Earnings Management and Income Distribution Around a 'Breakeven or Near Breakeven Surplus' Benchmark with the Public Sector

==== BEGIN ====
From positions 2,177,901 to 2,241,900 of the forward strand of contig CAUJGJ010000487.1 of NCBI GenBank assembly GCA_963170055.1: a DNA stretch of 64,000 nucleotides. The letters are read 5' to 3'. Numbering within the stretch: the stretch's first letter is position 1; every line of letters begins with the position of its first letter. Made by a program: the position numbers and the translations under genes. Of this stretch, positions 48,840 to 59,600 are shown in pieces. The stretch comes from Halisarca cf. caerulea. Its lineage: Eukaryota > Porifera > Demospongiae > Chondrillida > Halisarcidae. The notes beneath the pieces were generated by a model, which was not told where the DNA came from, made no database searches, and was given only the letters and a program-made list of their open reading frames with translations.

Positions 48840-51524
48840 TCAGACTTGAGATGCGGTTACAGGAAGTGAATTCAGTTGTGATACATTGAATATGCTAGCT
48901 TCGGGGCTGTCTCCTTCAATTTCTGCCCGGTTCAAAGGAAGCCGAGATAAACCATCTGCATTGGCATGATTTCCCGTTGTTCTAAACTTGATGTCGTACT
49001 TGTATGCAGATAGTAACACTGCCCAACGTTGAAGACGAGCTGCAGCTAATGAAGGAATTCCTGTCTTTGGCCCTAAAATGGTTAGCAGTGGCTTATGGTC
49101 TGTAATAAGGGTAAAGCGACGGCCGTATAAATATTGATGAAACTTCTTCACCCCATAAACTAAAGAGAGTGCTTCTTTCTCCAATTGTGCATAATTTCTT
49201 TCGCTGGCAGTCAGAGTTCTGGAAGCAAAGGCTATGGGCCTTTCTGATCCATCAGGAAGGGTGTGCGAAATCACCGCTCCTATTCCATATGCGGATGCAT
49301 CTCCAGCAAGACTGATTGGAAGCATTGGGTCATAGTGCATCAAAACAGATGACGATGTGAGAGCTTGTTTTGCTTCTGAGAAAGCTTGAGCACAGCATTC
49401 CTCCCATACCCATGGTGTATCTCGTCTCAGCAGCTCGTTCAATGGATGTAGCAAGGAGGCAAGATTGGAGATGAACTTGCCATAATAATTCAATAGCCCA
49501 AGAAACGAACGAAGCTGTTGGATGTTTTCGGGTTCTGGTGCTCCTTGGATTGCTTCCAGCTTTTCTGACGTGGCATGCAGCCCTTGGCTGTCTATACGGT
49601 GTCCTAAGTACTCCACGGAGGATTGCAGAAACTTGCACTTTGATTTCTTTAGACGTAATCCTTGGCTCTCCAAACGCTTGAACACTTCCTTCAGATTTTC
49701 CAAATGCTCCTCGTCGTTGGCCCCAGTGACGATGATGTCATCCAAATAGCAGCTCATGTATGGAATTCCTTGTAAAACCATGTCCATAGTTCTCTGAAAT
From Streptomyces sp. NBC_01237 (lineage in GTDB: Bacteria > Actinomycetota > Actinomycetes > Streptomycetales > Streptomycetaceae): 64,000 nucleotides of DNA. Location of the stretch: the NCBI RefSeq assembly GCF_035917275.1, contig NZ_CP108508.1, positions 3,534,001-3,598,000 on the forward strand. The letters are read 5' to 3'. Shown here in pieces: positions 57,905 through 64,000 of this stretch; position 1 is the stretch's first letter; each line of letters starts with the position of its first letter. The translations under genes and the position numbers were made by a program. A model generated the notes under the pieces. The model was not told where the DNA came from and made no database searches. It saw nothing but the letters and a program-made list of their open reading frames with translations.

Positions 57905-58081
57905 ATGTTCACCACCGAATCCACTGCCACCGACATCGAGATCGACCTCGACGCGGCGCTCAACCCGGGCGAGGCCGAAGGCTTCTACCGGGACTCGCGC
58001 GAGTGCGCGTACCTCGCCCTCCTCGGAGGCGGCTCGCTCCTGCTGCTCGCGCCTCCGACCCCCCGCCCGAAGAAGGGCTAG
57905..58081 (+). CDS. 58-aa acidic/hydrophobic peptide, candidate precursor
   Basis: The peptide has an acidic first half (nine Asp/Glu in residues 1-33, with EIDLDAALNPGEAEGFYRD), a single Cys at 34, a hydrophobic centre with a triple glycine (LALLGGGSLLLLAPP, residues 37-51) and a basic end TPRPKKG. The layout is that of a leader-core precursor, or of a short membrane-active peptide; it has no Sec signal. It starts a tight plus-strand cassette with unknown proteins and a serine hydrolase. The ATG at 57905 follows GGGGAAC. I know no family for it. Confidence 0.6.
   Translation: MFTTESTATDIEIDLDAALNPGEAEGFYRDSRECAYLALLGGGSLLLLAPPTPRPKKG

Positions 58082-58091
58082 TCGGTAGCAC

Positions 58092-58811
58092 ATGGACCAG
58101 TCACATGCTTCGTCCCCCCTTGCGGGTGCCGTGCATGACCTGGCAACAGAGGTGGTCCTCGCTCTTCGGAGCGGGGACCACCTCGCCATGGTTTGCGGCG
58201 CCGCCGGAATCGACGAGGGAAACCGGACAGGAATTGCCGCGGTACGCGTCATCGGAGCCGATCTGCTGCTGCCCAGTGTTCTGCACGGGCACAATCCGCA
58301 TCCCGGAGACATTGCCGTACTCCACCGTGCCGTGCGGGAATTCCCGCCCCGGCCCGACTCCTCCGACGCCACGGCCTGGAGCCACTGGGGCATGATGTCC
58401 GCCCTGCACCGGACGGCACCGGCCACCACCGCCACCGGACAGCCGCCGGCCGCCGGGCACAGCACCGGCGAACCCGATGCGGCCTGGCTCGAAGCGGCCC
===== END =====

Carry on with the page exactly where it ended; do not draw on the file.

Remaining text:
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An examination of an operating performance and earnings management linkage within the public sector is both topical and timely as government institutions and enterprises worldwide are increasing facing greater political and stakeholder scrutiny to improve financial performance and accountability. Empirical analysis on this issue, however, is limited and remains an open question. Our primary objectives addressing the gap in the literature are threefold. First, we examine the distribution of reported net income of NSW local governments to determine any evidence of any discontinuous dispersion around the „breakeven or near breakeven surplus‟ benchmark. Second, we examine if earnings management practices of local governments reporting deficits, low surpluses or high surpluses differ. Finally, we set out to determine if demographical features explain variations in earnings management, and if influence of such features on earnings management differs across groups of local governments reporting deficits, low surpluses and high surpluses.Our analysis is based on a sample of 411 observations for NSW local government covering a three fiscal year period. We find little evidence of kinks (or discontinuous) points in the income distribution implying a lack of any earnings management designed to avoid reporting net incomes close to zero. The level of discretionary accruals is found to vary between the three key net income sub-categories. Results, however, appear contrary to our proposition local governments seek to manage earnings upward or downward toward a „breakeven or near breakeven surplus‟ benchmark. Finally, we find little evidence of the association between demographical features and discretionary working capital accruals that also vary between the three net income sub-categories. Overall, our findings have important implications for officials at different levels of government and amongst key stakeholders. For example, our results suggest the dysfunctional use of discretionary accruals by NSW local governments could lead to the misallocation of key resources.
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